His star quality was certainly evident at the London Film Festival premiere of Tigerland last year when Schumacher introduced the actor to a riotous reception from the late night audience. "Just in case youíre thinking Colin is from West Life," quipped the director as Farrell bounded on stage to huge cheers, "he brought about 30 members of his family across so obviously theyíre Catholic."

Itís Farrellís intense performance that makes Tigerland such a powerful indictment of the madness of war and prevents it from becoming just another clichťed ĎNam movie. As the reluctant hero, Farrell is like R.P. McMurphy in fatigues and the film plays out like One Flew Over The Cuckooís Nest in the jungle. The comparison is not lost on Schumacher. "Thereís a great documentary by Frederick Wiseman called Titicut Follies that takes place in a mental institution for the criminally insane. That was really our main inspiration," he says.

"a significant change of direction"

If this all sounds like a significant change of direction for a filmmaker who has built his career on flashy visuals and rock soundtracks thatís because it is. In 1971 Schumacher started out as a $200 a week costume designer with the aim of becoming a director but it wasnít until 1985, when he wrote and directed the defining Brat-Pack movie St Elmoís Fire, that he got his big break. Two years later he made the classic cult vampire flick The Lost Boys and finally felt like a proper filmmaker, embarking on a prolific and generally successful career as a jobbing director on such slick commercial thrillers as Falling Down, The Client and A Time to Kill.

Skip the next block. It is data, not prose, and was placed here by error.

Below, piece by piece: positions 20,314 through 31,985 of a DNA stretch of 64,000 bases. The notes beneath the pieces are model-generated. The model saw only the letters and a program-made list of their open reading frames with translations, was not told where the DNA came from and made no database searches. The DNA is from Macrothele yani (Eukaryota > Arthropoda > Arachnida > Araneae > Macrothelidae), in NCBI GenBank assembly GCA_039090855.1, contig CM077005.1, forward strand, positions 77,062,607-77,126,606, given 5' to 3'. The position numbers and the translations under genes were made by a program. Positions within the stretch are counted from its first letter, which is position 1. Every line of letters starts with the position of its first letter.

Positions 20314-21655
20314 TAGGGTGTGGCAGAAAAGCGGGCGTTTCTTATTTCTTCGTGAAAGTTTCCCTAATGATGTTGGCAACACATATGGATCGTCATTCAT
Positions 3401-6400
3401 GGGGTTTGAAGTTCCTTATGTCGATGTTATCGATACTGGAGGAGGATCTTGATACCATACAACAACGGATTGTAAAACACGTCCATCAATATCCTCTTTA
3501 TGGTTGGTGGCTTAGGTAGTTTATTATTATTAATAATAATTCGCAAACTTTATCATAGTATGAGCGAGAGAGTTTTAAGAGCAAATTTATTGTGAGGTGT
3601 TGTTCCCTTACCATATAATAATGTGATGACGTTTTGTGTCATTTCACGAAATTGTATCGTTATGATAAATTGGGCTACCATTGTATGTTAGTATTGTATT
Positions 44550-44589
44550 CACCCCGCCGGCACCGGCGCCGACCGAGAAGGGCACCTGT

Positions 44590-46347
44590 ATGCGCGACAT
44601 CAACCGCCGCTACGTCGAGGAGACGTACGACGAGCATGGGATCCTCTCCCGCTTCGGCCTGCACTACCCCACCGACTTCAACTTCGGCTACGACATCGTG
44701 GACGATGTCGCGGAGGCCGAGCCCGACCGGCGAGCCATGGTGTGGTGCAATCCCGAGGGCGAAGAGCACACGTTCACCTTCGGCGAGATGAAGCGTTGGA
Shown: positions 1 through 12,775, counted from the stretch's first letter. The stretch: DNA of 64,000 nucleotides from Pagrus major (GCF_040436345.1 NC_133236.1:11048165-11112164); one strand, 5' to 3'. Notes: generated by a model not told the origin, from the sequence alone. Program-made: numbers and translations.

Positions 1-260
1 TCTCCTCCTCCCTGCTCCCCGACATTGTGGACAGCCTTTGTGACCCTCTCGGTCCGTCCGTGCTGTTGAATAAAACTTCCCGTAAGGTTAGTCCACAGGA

When he helmed the two Batman movies, however, Schumacher destroyed the credibility of the franchise so carefully constructed by Tim Burtonís psychologically complex predecessors. Reverting to the campness of the 60s TV show, he updated the films with a slew of corporate tie-ins and merchandising. "I was selling a lot of toys all over the world and thatís not why I became a director," he now says of his Batman experience. "It was good for my old age but I needed to get back to story telling."

Tigerland, then, is Schumacherís penance for going after the dollars. Indeed his last few films have seen him on a mission to purge himself of the blockbuster mentality. Immediately after Batman and Robin he made the dark, edgy thriller 8mm with Nicolas Cage. He followed that with the low-key comedy-drama Flawless, notable for the powerhouse pairing of Robert De Niro and Philip Seymour Hoffman. So, is he sick of making commercial movies? "You know when youíve eaten too much?" Schumacher offers. "Well it feels kind of like that. I just wanted to get away from that cycle where the box-office is more important than the film and with the 8mm, Flawless and Tigerland, and with the next film, I think Iíve done that."

"I hope Iím a better person"

The next film in question is Phone Booth, which Schumacher describes as "much more progressive, much more experimental." Once again starring Farrell, the film is set entirely in a phone booth and was shot in just 10 days using several different mediums. "Iím getting smaller and smaller," Schuamcher says as he reflects on the direction his filmmaking career has taken. "Iím still offered big movies and if they still want me after these maybe Iíll do one. I think Iíll be a better director after these films. I hope Iím a better person."

Published October 18, 2001

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Joel Schumacher


Tigerland is
"Joel Schumacherís best film since Falling Down (1993),"
says Richard Kuipers.

Australian release: October 18, 2001